Worse Than I Imagined (Part I)

Social Security and Medicare are grand Ponzi schemes that make Bernie Madoff’s operations look like petty theft. They discriminate against black males especially because they pay into the system on every job they have, but many die of health problems and violence long before they collect a dime in benefits. Middle and higher income Americans have to live into their nineties, if not past a hundred, before they collect more in benefits than they paid into the systems.

I receive the maximum Social Security benefit — about 60 percent of the median household income — but the checks have largely been play money for my wife and me. Because Congress repealed the earnings penalty for people who have reached their normal retirement age — in my case, 65 years,

10 months — I remained fully employed with an annual income within the top few percent of all income earners.

Politicians have always extolled a key virtue of Social Security: keeping low-income seniors out of abject poverty. For my family, the monthly checks helped cover my daughter’s education costs at a private university and then her wedding.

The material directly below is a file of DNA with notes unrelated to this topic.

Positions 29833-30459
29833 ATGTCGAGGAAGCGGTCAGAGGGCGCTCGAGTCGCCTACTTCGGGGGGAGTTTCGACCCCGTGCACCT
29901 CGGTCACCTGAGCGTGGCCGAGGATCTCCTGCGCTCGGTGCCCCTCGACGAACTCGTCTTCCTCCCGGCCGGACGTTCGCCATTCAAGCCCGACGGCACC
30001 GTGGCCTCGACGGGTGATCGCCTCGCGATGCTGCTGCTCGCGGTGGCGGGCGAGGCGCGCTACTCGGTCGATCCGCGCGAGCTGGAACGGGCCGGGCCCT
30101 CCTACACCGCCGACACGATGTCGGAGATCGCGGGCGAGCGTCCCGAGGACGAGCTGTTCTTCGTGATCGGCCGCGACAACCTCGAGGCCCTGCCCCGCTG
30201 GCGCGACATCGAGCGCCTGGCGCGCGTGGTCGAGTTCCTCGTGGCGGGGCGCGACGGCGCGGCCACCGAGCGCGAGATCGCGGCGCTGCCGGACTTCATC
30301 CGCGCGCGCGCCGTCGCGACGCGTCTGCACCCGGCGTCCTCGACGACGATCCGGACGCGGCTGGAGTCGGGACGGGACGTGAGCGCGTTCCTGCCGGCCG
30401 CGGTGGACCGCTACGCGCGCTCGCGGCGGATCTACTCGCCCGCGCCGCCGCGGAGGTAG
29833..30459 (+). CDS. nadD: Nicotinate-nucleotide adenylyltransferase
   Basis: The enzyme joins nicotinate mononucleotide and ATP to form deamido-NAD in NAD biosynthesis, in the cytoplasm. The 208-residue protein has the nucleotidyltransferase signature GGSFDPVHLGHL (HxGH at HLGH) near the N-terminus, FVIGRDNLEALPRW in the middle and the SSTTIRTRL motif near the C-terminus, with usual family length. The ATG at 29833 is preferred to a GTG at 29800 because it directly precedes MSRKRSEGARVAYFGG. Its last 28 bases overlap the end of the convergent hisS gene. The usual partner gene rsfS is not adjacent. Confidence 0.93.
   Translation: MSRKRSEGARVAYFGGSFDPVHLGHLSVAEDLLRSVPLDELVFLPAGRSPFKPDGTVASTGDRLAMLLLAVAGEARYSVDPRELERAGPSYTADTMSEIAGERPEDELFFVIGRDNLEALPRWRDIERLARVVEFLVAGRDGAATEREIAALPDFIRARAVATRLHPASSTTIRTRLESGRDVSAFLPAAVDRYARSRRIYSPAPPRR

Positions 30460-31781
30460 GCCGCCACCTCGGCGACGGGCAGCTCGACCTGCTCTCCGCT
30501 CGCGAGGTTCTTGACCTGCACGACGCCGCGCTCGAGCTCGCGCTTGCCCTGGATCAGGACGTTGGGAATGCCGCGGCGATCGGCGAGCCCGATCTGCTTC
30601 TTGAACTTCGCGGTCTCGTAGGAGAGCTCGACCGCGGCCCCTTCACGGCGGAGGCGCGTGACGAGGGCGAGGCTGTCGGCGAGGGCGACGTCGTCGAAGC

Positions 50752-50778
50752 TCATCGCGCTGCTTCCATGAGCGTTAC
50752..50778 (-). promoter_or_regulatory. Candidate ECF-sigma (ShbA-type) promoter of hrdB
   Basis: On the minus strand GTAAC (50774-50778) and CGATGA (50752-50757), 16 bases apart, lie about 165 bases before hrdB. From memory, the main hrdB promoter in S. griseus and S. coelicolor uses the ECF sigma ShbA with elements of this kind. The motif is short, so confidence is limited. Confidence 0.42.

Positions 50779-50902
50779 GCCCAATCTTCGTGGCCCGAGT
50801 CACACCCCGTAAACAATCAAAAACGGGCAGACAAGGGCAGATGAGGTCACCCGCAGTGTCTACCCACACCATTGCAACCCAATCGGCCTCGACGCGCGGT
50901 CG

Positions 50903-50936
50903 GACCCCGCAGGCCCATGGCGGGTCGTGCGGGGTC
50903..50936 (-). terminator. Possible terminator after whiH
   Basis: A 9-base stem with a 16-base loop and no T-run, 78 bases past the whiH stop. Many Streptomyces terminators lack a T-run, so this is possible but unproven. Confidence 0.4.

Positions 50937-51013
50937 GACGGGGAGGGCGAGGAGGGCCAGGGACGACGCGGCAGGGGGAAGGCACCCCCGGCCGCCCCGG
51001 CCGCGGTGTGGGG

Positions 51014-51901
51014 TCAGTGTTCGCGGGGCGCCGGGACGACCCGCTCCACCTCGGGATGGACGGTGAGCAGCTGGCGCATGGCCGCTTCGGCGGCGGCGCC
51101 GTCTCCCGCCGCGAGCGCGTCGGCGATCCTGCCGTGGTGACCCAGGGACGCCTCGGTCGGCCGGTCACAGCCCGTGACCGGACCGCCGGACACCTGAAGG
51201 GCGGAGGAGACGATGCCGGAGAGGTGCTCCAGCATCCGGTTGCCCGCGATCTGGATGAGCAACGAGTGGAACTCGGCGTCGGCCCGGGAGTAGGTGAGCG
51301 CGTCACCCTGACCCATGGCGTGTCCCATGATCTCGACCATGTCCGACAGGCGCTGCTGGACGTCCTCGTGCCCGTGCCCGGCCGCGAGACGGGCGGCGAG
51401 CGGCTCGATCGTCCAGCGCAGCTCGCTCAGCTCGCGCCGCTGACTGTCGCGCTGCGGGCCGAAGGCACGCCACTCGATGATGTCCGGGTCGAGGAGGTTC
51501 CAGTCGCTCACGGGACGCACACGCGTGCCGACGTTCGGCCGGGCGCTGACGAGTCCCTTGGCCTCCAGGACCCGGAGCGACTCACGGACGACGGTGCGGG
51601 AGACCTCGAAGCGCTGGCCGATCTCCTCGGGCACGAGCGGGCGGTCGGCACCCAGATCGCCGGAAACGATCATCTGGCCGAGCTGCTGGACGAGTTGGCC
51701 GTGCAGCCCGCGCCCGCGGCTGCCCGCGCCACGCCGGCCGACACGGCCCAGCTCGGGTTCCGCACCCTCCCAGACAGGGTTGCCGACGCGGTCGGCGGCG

Now that I am retired, those Social Security checks come on top of my very generous retirement income (with full benefits) and my wife’s employment income. The checks don’t keep us from falling into poverty. They ensure that we don’t have to sell our second home or tap our financial assets built up over the decades in, of course, tax-deferred 403(b) accounts and other investments.

What is remarkable is that the federal government has sunk ever deeper into debt so that my wife and I, and tens of millions of other middle-class and well-off Americans, can live the lifestyles to which we have become accustomed. Those checks will likely finance a cruise or two and maybe a couple of foreign trips. Our lifestyle would be even grander had we been allowed to invest our Social Security taxes in higher-yielding mutual funds.

Granted, tens of thousands of low-income people — especially those who were unable or unwilling to save while working — may use their Social Security checks to buy basic food, shelter and transportation. As the head of AARP noted in 2011:  “Social Security is the principal source of family income for over half of older Americans, and roughly one quarter of those aged 65 and older live in families that depend on Social Security benefits for 90 percent or more of their income. In 2009, Social Security benefits kept over 36 percent of older Americans, including 39 percent of all older women, out of poverty. Before the enactment of Social Security, more than half of those 65 and older were poor.”